California Online Health Exchange Falls and Took Days to Get Up

It is time once more for another look at the IT issues still impacting the rollout of the Affordable Care Act (ACA), aka Obamacare, at the state and federal levels. The 2014 open enrollment deadline closes on 31 March, unless that date gets delayed as several others have been.

We start with California’s health exchange, Covered California, which last Wednesday suffered what at first was described as a minor software “fault,” but was significant enough to take down its enrollment portal. State health officials promised that the issue was being worked on by “engineers around the clock,” and expected it would be solved no later than 1300 Thursday. Then the state revised the timetable, saying the fix would be completed by Friday morning. When that didn’t happen, they said they'd have it worked out over the weekend, and most recently, 0600 PST Monday. I checked early this morning, and the enrollment portal now appears to be operational. I will update this post if any lingering issues remain.

California health officials said that the problem originated, they think, with a planned software maintenance update the previous weekend. They apologized for the inconvenience.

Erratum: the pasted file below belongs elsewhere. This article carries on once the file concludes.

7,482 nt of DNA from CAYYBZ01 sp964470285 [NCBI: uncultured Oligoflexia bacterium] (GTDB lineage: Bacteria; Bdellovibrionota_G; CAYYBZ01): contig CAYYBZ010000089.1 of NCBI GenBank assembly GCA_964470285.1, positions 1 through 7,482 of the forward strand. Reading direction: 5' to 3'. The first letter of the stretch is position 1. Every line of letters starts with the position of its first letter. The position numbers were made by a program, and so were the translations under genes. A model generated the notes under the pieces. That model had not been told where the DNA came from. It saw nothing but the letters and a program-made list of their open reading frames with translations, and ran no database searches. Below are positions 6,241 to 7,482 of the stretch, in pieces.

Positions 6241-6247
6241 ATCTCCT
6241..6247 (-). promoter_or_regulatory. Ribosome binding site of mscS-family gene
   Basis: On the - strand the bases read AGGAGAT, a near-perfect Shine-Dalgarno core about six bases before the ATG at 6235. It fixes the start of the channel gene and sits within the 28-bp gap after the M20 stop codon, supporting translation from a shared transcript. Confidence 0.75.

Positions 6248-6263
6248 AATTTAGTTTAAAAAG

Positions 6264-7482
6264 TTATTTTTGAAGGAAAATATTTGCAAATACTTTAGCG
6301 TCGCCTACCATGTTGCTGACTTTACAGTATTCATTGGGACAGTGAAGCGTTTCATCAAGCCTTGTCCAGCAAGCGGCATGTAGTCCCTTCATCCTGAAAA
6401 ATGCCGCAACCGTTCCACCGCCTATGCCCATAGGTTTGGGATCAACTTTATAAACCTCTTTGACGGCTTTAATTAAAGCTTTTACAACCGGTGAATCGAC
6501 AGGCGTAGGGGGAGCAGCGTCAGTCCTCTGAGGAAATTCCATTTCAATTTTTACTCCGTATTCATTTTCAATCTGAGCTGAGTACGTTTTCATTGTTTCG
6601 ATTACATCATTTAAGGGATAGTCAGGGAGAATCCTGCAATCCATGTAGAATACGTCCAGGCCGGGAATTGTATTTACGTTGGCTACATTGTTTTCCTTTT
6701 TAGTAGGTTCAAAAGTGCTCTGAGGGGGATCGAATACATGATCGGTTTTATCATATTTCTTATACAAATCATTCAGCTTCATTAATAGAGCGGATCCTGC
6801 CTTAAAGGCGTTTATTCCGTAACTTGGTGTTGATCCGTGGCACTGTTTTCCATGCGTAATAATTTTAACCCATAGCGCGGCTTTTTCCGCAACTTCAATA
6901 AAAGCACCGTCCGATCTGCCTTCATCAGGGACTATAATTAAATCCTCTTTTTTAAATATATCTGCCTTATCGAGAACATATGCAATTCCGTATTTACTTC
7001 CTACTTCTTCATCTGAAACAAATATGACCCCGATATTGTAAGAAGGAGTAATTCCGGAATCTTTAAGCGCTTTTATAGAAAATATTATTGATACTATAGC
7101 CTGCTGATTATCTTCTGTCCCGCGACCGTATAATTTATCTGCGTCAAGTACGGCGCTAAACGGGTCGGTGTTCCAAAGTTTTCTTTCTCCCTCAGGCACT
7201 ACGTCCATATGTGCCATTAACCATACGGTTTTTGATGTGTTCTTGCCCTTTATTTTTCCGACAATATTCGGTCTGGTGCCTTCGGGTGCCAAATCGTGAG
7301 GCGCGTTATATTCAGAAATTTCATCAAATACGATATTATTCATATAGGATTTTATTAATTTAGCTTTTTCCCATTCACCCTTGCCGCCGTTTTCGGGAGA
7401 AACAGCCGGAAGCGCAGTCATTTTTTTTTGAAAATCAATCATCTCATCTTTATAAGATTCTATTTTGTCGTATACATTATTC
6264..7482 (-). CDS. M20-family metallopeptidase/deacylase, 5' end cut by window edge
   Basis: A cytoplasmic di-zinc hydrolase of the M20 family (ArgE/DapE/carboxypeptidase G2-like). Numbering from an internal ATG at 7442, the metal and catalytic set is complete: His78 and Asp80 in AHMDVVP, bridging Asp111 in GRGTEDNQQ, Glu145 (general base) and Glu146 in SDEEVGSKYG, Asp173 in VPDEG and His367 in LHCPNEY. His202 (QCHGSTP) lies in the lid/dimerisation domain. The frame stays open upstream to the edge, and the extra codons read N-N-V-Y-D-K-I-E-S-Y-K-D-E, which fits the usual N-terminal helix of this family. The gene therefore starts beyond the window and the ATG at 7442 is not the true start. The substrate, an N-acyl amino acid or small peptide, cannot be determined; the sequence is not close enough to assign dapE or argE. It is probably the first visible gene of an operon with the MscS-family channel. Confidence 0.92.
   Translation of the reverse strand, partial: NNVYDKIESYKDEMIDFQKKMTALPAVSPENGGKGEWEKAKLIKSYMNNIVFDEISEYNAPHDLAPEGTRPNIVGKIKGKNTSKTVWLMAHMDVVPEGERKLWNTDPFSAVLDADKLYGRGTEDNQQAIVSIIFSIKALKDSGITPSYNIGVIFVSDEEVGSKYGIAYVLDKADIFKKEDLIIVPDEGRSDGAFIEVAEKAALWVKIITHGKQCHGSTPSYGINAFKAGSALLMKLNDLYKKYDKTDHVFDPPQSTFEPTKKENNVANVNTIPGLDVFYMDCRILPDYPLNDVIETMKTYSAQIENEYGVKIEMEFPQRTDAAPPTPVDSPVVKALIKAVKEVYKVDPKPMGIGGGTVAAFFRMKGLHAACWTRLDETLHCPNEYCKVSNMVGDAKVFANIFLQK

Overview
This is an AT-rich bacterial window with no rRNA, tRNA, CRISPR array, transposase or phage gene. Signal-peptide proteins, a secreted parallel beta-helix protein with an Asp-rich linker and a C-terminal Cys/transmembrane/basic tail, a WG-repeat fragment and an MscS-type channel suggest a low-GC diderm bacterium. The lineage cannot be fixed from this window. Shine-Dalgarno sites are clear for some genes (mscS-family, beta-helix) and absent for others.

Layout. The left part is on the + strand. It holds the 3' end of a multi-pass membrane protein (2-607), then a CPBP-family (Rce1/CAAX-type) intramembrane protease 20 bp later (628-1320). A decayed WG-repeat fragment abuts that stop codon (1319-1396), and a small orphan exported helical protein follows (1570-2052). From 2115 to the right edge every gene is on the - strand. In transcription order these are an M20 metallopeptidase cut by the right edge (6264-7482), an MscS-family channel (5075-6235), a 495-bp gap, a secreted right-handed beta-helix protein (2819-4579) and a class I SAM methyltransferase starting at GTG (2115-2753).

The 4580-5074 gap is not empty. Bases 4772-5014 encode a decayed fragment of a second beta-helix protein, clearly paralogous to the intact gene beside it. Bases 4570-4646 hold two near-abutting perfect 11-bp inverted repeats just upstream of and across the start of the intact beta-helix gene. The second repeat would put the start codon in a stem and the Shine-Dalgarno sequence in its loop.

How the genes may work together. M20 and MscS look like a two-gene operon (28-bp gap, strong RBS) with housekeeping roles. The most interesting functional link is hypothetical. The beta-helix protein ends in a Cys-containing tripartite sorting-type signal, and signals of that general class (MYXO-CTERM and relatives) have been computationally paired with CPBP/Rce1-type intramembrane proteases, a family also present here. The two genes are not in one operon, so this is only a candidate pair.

Things have been going a bit better at Oregon's health exchange. Last week, Cover Oregon finally was able to enroll at least some small number of applicants online. However, individuals couldn’t sign-up online themselves; only insurance and other authorized agents who were allowed online access could complete the registrations. The reason is that the online system is still considered so buggy (it still had 1200 problems that need fixing) that state officials don’t dare let the average citizen attempt to use it.

Unfortunately, the Massachusetts and Maryland online health exchanges are still struggling to gain altitude. In Massachusetts, no one has been able to enroll for insurance online yet, and there is a backlog of 70 000 paper health insurance applications that still need to be processed. In Maryland, the state halted work on its small business health exchange (something California also did recently) until it figures out how to find someone to implement it correctly.